21   Singapore wants to develop Islamic finance as well.  This will make our international financial centre more complete.  The development of Islamic finance here can take advantage of our capabilities in wealth management, project financing and trade financing.  We have been working in close partnership with the industry to review our regulatory framework, and support and facilitate financial institutions to provide a wide suite of Islamic financial services and products.

22   More Middle Eastern banks are setting up offices in Singapore.  At the end of 2005, we had six Middle Eastern banks.  In 2006, two more came.  Since the beginning of this year, three banks have applied to set up representative offices here.  Many of these Middle Eastern banks service Islamic financing needs.  Singapore welcomes more banks from the Middle East to set up here and to partner us in the growth of our financial centre.

23   Beyond Middle Eastern banks, we have also seen international banks such as Citigroup and Standard Chartered introduce Islamic finance and murabaha products from Singapore.  More financial institutions are using Singapore as a launch pad for innovative new Islamic products.

24   Singapore will continue to co-operate with market participants and other countries like Malaysia, Indonesia, Bahrain, Kuwait and the UAE on the development of Islamic finance.

Integration of Awqaf into Islamic Finance

25   Let me now turn to waqf.

26   Historically, the revenue generated in waqf has been applied to traditional uses like maintenance of religious buildings.  But this is changing.  Proceeds from the estates are now used to contribute more widely to society.  Rules governing the administration of waqf have become increasingly progressive.  In Kuwait and Qatar, revenue from waqf has been used to build hospitals, universities and commercial and office complexes.  Townships have even been built in Morocco.  Such innovative financial uses help to unlock the economic potential of waqf.

27   In Singapore, we have the example of an integrated mixed-development at Bencoolen Street, comprising a mosque, service apartments and a commercial complex.  This was made possible through the innovative financing solution provided by the launch of the musyarakah bond.  MUIS, which administers a number of waqf, has also made use of the proceeds to fund Islamic education.  Non-Muslims have benefited from waqf as proceeds have been used to purchase medicine for needy Singaporeans, regardless of race and religion.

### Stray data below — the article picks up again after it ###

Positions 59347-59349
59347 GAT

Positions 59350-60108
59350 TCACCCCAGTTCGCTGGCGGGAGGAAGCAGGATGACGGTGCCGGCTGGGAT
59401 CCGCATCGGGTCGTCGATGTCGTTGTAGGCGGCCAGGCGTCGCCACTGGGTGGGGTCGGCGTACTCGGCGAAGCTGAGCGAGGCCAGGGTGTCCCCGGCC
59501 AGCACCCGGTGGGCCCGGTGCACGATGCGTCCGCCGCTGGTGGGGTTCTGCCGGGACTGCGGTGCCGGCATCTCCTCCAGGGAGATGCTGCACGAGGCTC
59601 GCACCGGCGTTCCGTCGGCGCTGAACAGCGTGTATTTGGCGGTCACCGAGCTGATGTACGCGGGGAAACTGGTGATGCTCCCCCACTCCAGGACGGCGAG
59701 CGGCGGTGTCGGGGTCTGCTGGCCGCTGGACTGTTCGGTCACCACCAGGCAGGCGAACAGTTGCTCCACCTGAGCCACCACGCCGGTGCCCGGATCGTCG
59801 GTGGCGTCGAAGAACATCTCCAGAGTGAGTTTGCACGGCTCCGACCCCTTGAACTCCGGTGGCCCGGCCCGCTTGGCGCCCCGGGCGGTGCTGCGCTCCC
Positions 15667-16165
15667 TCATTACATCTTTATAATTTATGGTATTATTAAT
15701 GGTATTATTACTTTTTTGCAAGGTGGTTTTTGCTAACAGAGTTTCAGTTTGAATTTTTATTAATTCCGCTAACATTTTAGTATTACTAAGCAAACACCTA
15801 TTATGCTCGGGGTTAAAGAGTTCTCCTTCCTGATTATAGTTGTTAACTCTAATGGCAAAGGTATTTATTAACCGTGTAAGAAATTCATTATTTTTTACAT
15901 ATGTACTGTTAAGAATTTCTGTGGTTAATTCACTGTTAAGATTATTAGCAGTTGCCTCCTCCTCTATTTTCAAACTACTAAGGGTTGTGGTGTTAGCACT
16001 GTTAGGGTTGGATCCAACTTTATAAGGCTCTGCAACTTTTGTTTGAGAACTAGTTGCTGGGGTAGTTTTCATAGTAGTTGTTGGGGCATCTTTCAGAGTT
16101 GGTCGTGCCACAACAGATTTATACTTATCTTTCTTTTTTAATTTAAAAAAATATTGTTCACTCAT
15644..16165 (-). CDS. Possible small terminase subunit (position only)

28   The Malay/Muslim community in Singapore, while holding fast to the values of Islam also maintains an open and progressive attitude in the practice of its faith in our multi-racial and multi-religious society.  The Singaporean Muslim's identity stresses the importance of contextualising one's beliefs to the environment, but without compromising the tenets of faith.

29   The environment required to ensure the growth of waqf is similar to conventional charitable trusts.  Singapore has established itself as a strong centre for the administration of charities and trusts.  We have introduced several initiatives to make Singapore a more conducive jurisdiction for trusts, a vehicle commonly used for philanthropic purposes.  This includes measures to modernise our trust laws, update our regulatory framework and make our tax regime more conducive for the establishment of trusts.  This will help Singapore to become a centre for the development of waqf.


30   Let me conclude.  Asia and the Middle East are becoming more interdependent.  With our destinies intertwined, it is critical for Asia and the Middle East to continue our efforts at engaging each other, strengthening our bonds and enhancing mutual understanding.  To overcome the common challenges we face, we should continue sharing our experiences.  I hope that this conference is the first of many in bringing together interested parties from all over the world to explore new and innovative ideas, and to learn from each other.

31   With goodwill and strong determination, I believe that Asia and the Middle East can overcome their challenges and prosper together in this century.  Certainly, we must all do what we can to make this an Asia-Middle East Century.

Thank you.